This is a cumulative tale, all based on the rather unlikely repeated coincidence of a Christmas tree that's just a little too big for its designated space having the top chopped off and tossed—only to provide a tree for someone else. It's literally a tall tale (then a shorter tale, an even shorter tale, etc.)!
We begin following the tree when it is cut down on the page before the title page, hauled down from a mountaintop on the title page, and driven past a bear and a couple of rabbits on the publisher's info page to land on page one with the following text:
Mr. Willowby's Christmas tree
Came by special delivery.
Full and fresh and glistening green—
The biggest tree he had ever seen.
Mr. Willowby, with his large white mustache, dances around as the tree is put up, he's so excited. Then he notices that the tree doesn't quite fit.
Baxter, the butler, was called on in haste
To chop off the top, though it seemed quite a waste.
Baxter proceeds to take the top of the tree to Miss Adelaide, who is Mr. Willowby's upstairs maid. She sets up a table-top tree, but the top of the tree bends against her gable room ceiling. When she clips it off and throws it out, it is picked up, trimmed, and passed along repeatedly, making its way to one more human and three festive animal households before ending up with a tiny mouse family who lives in Mr. Willowby's house not too far from the original Christmas tree.
What makes this book so appealing? It's not the rhymed text, which ranges from adequate to slightly less so. No, it's the outrageous trail of adopters and choppers, along with the wonderful artwork. Each new tree acquisition is greeted with enthusiasm by an intriguing new set of characters. I especially like Barnaby Bear and his family, perhaps in part because they are given extra page time. (Barry must have liked them, too!)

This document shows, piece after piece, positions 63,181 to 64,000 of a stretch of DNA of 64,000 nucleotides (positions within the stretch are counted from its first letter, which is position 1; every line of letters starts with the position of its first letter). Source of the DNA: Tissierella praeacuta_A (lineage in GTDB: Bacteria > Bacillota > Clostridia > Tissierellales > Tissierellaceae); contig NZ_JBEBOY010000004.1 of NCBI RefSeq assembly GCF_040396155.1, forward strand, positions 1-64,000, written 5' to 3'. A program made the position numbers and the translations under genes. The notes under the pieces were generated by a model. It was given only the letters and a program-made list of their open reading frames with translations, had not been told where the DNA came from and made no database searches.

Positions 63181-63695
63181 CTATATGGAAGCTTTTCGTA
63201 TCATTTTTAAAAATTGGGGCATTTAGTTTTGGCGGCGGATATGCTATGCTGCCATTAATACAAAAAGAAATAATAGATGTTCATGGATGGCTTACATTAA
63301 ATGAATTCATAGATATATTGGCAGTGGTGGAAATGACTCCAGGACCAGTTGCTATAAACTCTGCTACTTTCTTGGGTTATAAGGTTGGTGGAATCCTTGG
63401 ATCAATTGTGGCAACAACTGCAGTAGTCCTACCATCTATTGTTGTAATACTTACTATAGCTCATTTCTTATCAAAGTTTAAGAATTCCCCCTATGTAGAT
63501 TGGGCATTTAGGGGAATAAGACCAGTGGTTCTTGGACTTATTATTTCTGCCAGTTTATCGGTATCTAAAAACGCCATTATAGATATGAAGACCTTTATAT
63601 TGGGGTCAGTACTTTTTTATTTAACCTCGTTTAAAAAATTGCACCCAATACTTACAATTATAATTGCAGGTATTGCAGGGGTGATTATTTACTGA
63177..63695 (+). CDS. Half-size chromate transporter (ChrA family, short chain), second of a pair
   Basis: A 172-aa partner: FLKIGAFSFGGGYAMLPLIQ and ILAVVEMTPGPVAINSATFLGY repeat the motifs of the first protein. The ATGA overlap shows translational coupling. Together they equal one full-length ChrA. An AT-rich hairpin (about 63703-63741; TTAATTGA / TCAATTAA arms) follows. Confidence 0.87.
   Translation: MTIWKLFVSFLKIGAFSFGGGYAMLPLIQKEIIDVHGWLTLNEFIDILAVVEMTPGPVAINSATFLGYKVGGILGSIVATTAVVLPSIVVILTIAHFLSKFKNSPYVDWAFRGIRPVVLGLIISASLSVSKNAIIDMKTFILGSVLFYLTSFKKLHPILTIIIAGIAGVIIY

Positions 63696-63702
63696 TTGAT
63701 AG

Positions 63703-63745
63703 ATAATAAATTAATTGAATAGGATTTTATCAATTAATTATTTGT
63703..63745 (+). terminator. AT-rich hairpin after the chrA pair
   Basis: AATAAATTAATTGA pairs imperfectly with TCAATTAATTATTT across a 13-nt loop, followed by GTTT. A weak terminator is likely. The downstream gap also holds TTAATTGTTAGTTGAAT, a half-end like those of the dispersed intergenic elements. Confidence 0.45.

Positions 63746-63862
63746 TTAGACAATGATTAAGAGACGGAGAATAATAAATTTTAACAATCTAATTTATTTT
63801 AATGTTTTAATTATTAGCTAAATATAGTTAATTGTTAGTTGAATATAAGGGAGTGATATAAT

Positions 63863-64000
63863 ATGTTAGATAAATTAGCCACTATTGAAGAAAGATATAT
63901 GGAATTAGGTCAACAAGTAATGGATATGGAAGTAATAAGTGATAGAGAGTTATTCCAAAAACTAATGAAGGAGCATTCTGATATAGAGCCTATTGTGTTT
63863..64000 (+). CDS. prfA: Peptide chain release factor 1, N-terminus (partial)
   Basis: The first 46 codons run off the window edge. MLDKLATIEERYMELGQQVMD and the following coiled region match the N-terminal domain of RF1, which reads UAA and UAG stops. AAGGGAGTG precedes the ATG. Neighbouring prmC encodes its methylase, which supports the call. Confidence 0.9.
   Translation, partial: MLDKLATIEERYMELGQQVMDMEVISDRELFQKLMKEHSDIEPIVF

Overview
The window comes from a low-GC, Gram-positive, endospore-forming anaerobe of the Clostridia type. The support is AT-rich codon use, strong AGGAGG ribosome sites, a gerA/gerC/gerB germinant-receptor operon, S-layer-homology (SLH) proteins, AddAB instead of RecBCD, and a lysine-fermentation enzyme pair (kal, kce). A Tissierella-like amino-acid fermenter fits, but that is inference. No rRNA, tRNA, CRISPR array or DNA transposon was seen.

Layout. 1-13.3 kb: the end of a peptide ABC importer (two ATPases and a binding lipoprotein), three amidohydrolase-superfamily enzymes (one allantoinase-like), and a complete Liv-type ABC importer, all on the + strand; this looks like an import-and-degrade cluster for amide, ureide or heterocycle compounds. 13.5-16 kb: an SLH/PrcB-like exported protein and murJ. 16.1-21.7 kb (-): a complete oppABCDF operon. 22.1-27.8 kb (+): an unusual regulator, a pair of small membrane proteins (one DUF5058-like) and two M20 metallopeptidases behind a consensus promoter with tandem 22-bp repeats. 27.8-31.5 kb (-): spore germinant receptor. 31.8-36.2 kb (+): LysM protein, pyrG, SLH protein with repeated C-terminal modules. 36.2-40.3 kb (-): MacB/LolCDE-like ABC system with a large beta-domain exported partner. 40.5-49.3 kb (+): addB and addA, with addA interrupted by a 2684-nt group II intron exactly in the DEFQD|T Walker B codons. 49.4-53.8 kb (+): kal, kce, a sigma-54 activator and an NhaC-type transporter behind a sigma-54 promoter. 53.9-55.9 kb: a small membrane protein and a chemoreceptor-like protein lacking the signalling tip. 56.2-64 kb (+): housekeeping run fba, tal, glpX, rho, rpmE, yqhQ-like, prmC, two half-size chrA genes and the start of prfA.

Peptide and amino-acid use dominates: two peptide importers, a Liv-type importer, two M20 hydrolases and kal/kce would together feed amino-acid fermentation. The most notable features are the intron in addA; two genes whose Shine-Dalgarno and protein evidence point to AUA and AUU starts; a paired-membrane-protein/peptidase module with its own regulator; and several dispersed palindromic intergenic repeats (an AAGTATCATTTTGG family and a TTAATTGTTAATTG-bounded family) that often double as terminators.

Mama Bear is clearly in charge of this household. When Barnaby suggests slicing the tree off at the bottom because it won't fit on the mantel, "...Mama Bear just shook her head/And sliced the treetop off instead." Barnaby looks a tiny bit dismayed and Baby Bear seems surprised as Mama wields a large and shining knife with sturdy confidence. These subtleties of character are played out differently in each of the homes we visit so quickly. The best illustrators have a knack for capturing personality, and Robert Barry is no exception.
Each new incarnation of the Christmas tree is its own little story, like a miniature chapter in a longer book than this one. We don't get to hang around to see all of the different approaches to tree decorating, but in the Bears' home, it's "bells and honey rings,/Some berries, and tinsel, and popcorn on strings." At the very end, we learn that the Mouse family puts a star made of cheese on top of their tiny tree.
This is a goodhearted, ever so slightly tongue-in-cheek Christmas story, and young readers will thoroughly enjoy finding out where the increasingly small Christmas tree ends up next. It's almost as if the tree were a character, making its way from house to house like a slowly melting snowman. There's a message in here somewhere, but it's not entirely obvious. More than anything, Mr. Willowby's Christmas Tree captures the joy of families gathering to celebrate the season.